Beach? Awright! Let's go! Kay and Milton for sure wanted to see the Pacific. She walked out of the apartment without a jacket, surprising me when I saw her out on the sidewalk because it was cool in Portland and supposed to be cool and cloudy on the coast. When she felt the air outside, Kay headed for their truck and her newly acquired Eddie Bauer jacket--she found it at the Goodwill the afternoon before. Mama walked out holding Kay's turquoise jacket as well as another one for herself because she knew what we were in for. Folks in Portland layer, layer, layer, keeping lots of their layers in their backpacks or tote bags as the conditions change throughout the day. You can tell by the skeptical look on Kay's face that she's having a time reconciling her knowledge of the beach, taken from the Gulf Coast, and wearing jackets! And Milton wouldn't let me get away without a picture of me, too. I'm glad he did.
Haystack Rock at Cannon Beach, our first stop! I found out online that it's a protected marine garden that stands 235 feet tall. We stayed there for quite a while, walking, looking, taking pictures, going all the way to the backside of the rock. Just before we made our way to the sand, the long-suffering group posed for yet another photo!
This is my favorite shot of the gulls and the waves.
Lindsay took this shot of Kay and me, walking and talking.
That's Tillamook Rock Lighthouse in the distance, north of Cannon Beach, Oregon.
These gulls are on that point of rock that you can see in the next picture, to the left of Haystack. The sun came out, thankfully, so that you can see the details.
As you're looking west, this is the view just to the south side of Haystack.
Here at the base of Haystack Rock, the group posed for me once again, pointing at starfish and anemones. I just couldn't get my camera up and focused quickly enough, so the cuties humored me.
Duncan's ready to go to the car and on to the next stop on our personal tour.
Hug Point rocks! Here's what I found out about it at the Oregon state parks site: Just south of Cannon Beach, this little wayside gives you easy access to the beach and a peek at some interesting history. Imagine travelling by stagecoach along the beach (before the highway was built, the beach was the only way to go). North of the parking area you can still walk along the original trail carved into the point by the stagecoaches. The wayside was named after this trail because it hugs the point. Looking further north, Haystack Rock—one of the most identifiable landmarks along the coastline—is easily visible.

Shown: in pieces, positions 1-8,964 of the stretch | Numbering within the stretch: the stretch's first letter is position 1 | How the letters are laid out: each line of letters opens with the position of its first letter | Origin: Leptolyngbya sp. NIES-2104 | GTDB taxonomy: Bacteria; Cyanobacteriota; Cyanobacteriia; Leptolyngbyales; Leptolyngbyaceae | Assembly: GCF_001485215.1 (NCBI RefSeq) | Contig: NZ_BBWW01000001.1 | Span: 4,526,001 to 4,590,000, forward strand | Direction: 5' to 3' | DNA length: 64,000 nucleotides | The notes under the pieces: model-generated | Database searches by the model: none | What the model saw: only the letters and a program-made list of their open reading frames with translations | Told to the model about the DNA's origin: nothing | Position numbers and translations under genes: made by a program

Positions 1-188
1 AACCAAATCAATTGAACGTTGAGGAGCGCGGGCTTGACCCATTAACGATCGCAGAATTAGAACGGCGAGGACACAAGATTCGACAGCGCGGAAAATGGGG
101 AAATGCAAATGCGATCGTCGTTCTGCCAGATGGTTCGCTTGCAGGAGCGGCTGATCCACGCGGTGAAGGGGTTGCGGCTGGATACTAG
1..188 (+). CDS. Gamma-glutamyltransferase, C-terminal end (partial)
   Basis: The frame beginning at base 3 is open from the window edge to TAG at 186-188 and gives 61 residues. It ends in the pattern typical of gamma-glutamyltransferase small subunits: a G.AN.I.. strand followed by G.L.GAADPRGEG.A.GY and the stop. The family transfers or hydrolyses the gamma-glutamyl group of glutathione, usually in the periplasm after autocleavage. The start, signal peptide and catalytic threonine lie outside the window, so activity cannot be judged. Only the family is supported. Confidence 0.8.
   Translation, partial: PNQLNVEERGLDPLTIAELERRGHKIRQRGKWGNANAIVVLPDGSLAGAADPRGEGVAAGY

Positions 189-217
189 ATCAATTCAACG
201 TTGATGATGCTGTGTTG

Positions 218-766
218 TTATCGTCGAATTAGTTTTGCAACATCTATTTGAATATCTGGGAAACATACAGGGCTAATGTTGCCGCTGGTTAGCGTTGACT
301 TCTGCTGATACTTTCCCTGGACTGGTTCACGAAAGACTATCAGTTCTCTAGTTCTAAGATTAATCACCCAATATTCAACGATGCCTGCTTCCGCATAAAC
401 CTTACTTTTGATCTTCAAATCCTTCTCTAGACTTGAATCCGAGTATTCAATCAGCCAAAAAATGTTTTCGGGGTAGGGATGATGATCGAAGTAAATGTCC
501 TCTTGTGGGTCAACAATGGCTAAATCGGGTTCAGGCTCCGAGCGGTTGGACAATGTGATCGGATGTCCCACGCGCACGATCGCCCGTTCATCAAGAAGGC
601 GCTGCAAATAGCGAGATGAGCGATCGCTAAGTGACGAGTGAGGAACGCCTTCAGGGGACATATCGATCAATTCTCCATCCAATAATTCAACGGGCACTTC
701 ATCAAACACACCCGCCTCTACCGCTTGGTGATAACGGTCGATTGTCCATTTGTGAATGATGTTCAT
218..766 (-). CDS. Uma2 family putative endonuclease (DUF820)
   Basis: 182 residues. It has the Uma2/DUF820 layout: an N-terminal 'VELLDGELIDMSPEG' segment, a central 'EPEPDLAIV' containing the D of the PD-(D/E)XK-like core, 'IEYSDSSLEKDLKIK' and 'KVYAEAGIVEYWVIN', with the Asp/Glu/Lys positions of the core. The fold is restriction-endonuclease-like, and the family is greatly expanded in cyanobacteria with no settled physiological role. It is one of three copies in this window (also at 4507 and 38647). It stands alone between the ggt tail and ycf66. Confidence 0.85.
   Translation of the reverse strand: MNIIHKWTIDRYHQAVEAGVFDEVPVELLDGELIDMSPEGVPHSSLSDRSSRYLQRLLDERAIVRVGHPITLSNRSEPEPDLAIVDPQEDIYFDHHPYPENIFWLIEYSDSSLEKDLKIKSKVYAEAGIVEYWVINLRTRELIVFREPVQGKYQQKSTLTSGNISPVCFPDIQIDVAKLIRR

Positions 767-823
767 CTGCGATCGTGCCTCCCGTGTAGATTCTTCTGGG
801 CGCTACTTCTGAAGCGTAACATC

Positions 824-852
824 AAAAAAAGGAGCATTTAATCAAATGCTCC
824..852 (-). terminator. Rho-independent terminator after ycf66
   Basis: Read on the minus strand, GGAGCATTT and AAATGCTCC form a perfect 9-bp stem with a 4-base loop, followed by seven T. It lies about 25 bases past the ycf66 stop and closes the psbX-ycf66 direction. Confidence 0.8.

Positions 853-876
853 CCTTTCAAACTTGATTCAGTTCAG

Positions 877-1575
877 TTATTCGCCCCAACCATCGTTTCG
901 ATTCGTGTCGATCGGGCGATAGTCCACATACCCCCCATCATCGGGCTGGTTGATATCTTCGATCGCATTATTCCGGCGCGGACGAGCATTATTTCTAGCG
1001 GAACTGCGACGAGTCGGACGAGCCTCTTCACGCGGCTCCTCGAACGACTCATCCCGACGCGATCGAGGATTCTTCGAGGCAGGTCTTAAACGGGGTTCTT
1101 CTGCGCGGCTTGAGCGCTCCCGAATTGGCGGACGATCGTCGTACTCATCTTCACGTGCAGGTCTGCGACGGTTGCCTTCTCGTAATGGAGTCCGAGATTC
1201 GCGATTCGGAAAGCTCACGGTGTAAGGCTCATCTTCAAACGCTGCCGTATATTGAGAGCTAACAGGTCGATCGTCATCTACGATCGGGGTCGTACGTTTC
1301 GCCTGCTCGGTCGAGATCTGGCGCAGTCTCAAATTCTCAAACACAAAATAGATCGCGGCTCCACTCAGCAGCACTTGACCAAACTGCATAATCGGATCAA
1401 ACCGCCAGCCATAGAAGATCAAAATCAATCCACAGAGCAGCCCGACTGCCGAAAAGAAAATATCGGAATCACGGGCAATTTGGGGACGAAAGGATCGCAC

Caution to visitors; be aware of the tide! It is possible to become stranded at high tide when exploring the point. Take a look at the stagecoach trail, the view of Haystack Rock and the two caves around the point, but have a plan.
Our plan was to get there around low tide (Lindsay looked it up the night before, so we had a time to aim for) and enjoy!
Cristina posed for me at the point where the rocky road emerged from the sand.
Look closely and you can see numerous starfish clinging to the rock, along with loads of sea anemones.
Here's how Leland and Lamont creatively made their way off the wagon road!
The shiny spot to the right in the darkness is actually a pool of water, trapped in the rock and reflecting the rock roof above it.
There's Cristina and Leland, and Lamont, just outside the entrance to the cave. Amazing. Thank goodness it was low tide, right?
Lindsay inside the cave--you can see how large it is. I don't even want to think about being there when the sea is there.
Milton and Lindsay walked Mama slowly down the steep slope towards the Cape Meares Lighthouse, our last stop of the day minus supper at Kyllos in Lincoln City. At 38 feet tall, Cape Meares is the shortest lighthouse on the West Coast. Situated atop a 200 foot tall headland, it provided aid to ships until 1963 when it was decommissioned.
I love these two pictures!
Milton got Mama situated on this bench where she could see this group of rocks with the hole.
On the walk down to the lighthouse, these huge, windswept rocks caught my eye.
This is the beach taken from the opposite side of the headland.
Here's a bit of the fauna and flora at Cape Meares.
Believe it or not, this is a Sitka Spruce, known far and wide as the Octopus Tree! It's up the cliff from the lighthouse, in a steep wooded area. You can tell how tall it is from Lindsay's photo of Lamont standing in front of it. Its base circumference, according to a great big sign beside the fence that encloses the tree, is about 50 feet. Here's a bit more I found at Salem-News.com. Since it still lives, no one knows its age, but some guess the Octopus Tree has been around since Jesus walked the earth. Indians who used to live in the area called it The Council Tree. Some think its limbs were shaped that way by Indians on purpose to hold canoes for their dead, based on findings of archaeologists.
We're about ready to leave the lighthouse--aren't we lucky these two sweet and lovely young women are part of our party?
Truth be told, the same thing could be said about these handsome and industrious men.
And here's lucky me with my two grown sons!
To finish off this plethora of pictures of our great day, I've got alternating pix of the Hansons and their Frisbee! Lindsay took this first photo of Leland and the last one of Lamont. Thanks for sharing, Lindsay!
For you, a visual definition of one tired puppy!